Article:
emerged with those issues of style, chemistry and priorities behind us. My

wife worked for Brendan Ryan so I knew about him and I respect what he’s

accomplished.’



The origins of the ill-starred marriage between Publicis and FCB go back

to way before Bell’s time. It was 1989 when Publicis and True North joined

to create a European network known as Publicis Communication. In a bid to

emulate its peers in going global, but with no strong presence in Europe,

FCB agreed to assimilate its operations with Publicis. Publicis, with no

capability beyond Europe, allowed FCB to service its business in all other

markets. But cracks appeared immediately: it was one of those deals that

made sense conceptually, until you got down to detail.



The divorce, in 1997, was played out against a background of attempts by

Maurice Levy, the Publicis chairman, to exploit his position as True

North’s largest shareholder (Publicis then controlled 18.4 per cent of

True North) by destroying True North’s purchase of Bozell and claiming the

network as his own. His bid failed - most read Levy’s intervention as

little more than an act of spite - but not without an expensive legal

battle.



Does Bell regret the break-up? ’I don’t have a point of view,’ he

says.



’I wasn’t there to do the deal and the relationship was well on its way to

divorce before we (Bozell) joined True North.’



Publicis is still the largest shareholder in True North with 9.9 per cent

while True North owns 8.8 per cent of Publicis.



Surely, one of Bell’s immediate priorities is to dismantle the

partnership?



’Since we have been on a highway to divorce, selling those shares is

something I’d look at strongly,’ he agrees.



But Levy sounds a different note. ’What we do with our stake in True North

depends on circumstances,’ he says. ’Even though True North’s share price

has improved, I don’t consider the price is good enough for me to sell.

Perhaps we could increase our share in True North if David turns out to be

a good CEO. Our stake is a nice one and we could hold on to it. Maybe

forever.’



Levy’s words merely serve to reinforce that the issue of international

expansion remains crucial for True North.



Bell acknowledges that Bozell doesn’t have enough multinational clients

(’we want more and we’re gonna go after more’) and that FCB’s recent loss

of Kimberly-Clark to J. Walter Thompson left a hole in the network (’but

there were issues of efficiency and cost there,’ he says, hinting at

stories of JWT accepting a 4 per cent commission rate).



Cordiant is under-represented in the US, but attractive for its Asian and

European strengths, so could this be a logical purchase? No comment.



Basically, he is twitchy about the very notion that True North must buy or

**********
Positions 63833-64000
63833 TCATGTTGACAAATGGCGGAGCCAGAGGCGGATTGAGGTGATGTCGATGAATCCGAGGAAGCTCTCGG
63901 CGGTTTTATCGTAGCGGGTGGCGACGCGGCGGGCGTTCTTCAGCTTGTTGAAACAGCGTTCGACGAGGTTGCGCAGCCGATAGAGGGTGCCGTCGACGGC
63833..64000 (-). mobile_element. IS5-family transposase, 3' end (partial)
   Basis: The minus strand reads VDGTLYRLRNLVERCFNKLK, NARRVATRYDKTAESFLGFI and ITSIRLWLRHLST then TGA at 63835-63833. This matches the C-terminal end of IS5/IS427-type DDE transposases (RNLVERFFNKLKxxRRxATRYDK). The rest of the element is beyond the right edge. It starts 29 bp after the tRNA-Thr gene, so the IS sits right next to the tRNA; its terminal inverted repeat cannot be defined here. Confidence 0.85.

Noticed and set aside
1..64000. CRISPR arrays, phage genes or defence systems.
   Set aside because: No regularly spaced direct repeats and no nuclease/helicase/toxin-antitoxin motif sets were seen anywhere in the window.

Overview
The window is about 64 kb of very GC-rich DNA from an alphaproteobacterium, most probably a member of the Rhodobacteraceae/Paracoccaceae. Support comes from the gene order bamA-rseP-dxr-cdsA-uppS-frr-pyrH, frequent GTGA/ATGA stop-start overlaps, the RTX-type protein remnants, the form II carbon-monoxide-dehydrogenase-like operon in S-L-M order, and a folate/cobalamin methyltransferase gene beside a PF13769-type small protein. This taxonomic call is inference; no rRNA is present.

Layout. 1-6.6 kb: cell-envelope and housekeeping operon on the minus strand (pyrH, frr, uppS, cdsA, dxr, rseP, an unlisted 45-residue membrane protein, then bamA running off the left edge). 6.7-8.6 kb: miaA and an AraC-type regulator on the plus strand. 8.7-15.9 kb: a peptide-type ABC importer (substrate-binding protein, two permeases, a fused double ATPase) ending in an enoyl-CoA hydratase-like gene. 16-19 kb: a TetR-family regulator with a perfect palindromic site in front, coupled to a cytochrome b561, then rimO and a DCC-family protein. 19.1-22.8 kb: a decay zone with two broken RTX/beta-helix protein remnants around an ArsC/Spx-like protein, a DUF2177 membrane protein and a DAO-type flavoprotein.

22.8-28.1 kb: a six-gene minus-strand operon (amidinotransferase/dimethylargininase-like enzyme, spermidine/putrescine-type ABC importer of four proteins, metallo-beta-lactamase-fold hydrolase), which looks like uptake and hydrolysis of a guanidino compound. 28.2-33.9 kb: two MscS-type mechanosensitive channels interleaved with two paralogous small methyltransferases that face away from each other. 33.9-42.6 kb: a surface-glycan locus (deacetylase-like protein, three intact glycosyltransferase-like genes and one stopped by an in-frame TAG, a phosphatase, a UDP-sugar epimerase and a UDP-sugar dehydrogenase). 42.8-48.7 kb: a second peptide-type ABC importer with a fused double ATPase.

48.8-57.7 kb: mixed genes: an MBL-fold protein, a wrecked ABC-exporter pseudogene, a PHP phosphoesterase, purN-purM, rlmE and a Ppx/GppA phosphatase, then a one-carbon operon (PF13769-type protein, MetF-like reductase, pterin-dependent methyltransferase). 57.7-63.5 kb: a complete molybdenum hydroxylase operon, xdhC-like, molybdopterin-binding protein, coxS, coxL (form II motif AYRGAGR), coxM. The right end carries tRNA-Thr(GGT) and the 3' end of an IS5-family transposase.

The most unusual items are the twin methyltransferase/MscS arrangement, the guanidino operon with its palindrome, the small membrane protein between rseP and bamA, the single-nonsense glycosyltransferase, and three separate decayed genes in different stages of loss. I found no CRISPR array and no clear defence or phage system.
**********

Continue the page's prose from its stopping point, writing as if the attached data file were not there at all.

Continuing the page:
be gobbled up. ’That’s by no means a foregone conclusion,’ he says, adding

his mantra: ’We’re builders of companies, not sellers.’



So what are his options for acquisitions? ’Everything is an option, there

are no specifics at this time,’ he says, enigmatically. ’Of course, we’re

taking a serious look at the TBD - To Be Determined - list. Our focus will

be FCB in Europe; it would be nice to be larger there. The same is true

for Bozell, worldwide. We have one of the best-kept assets in the world in

BSMG Worldwide (the PR group grew by 85 per cent in 1998). My guess is

that they’ll end up first or second and we’re going to acquire to make

that a reality. And we have some needs in the Diversified group to expand

in sales promotion and direct marketing.’



True North’s Diversified Companies group is the home of various interests

including PR (BSMG) and interactive marketing (Modem Media.Poppe Tyson

which floated in February).



The term Bell uses for the non-advertising stuff is ’media neutral’.



’Arguably, we invented the term,’ he claims. ’We were talking about it

more than two years ago as being different from integration. Rather than

having separate components it starts with a plan that determines the right

recipe.’



Diversified accounts for roughly a third of True North’s income and, Bell

says, the percentage will get bigger. ’Those companies that are best able

to collaborate with others in the group will move up the food chain,’ he

says.



How to offer clients media neutral solutions is occupying a good many of

Bell’s thinking hours at the moment. As well as Diversified, he has FCB

Direct with 28 offices in 23 countries. But the big vision is

technology-driven change: to create through acquisition a fourth network

of marketing services companies, shared between Bozell Worldwide and

Diversified, covering all global regions and principally concerned with

design, sales promotion and relationship marketing. True North insiders

suggest this will be based around one of Bozell’s 1998 acquisitions,

Marketing Drive, operating as a centre of excellence. The leadership and

the name itself will also come from the agency.



It won’t be easy, creating a fourth network from a collection of recent

and still-to-be-purchased entrepreneurial agencies, bound together on

paper by little more than a desire to hit their earn-out targets. And yet

Bell has both a vision and an uncommon ability to foster a sense of

collaboration in agency managers. It is as if hard-nosed suits become

zombies in his presence, bewitched by that midwestern honesty. ’It’s no

secret,’ Bell says, ’that getting people to move is a competitive

advantage. I do it because it gives me satisfaction, otherwise I

wouldn’t.’



’David’s unusual talent is to combine the ability to see the business big

picture with an ability to electrify small groups of people with creative

insight and passion,’ Mark Lund, the chief executive at Delaney Fletcher

Bozell, says.



It is this characteristic which is perhaps the nearest we’ll get to the

question: what drives David Bell? He might get up at 4.30am every day and

end his day more often than not with a working dinner, but he’s

essentially an exceedingly wealthy Republican bloke who likes the ordinary

things in life: his five kids (two at home, ten and 15; three others,

adopted, from a previous marriage), going to his beach house at Long

Island, skiing, tennis, sea fishing, out-of-doors things.



Having trained as a chef in a French kitchen in Berlin and worked as a

cook-trainer during his stint in the Air Force, he is quite keen on wine

but he is positively fanatical about cooking. He likes throwing dinner

parties and he owns no less than 800 cook books; 100 are on barbecuing or

what he calls ’grilling and smoking’. He likes money, he says, but he

thinks the most fun you can have in business is ’getting a group of people

to see a mountain and wanna climb it, to figure out a way to climb it and

to stand at the top arm in arm and say, ’damn!’’



And guess what? He actually means it.



Next week: Maurice Levy.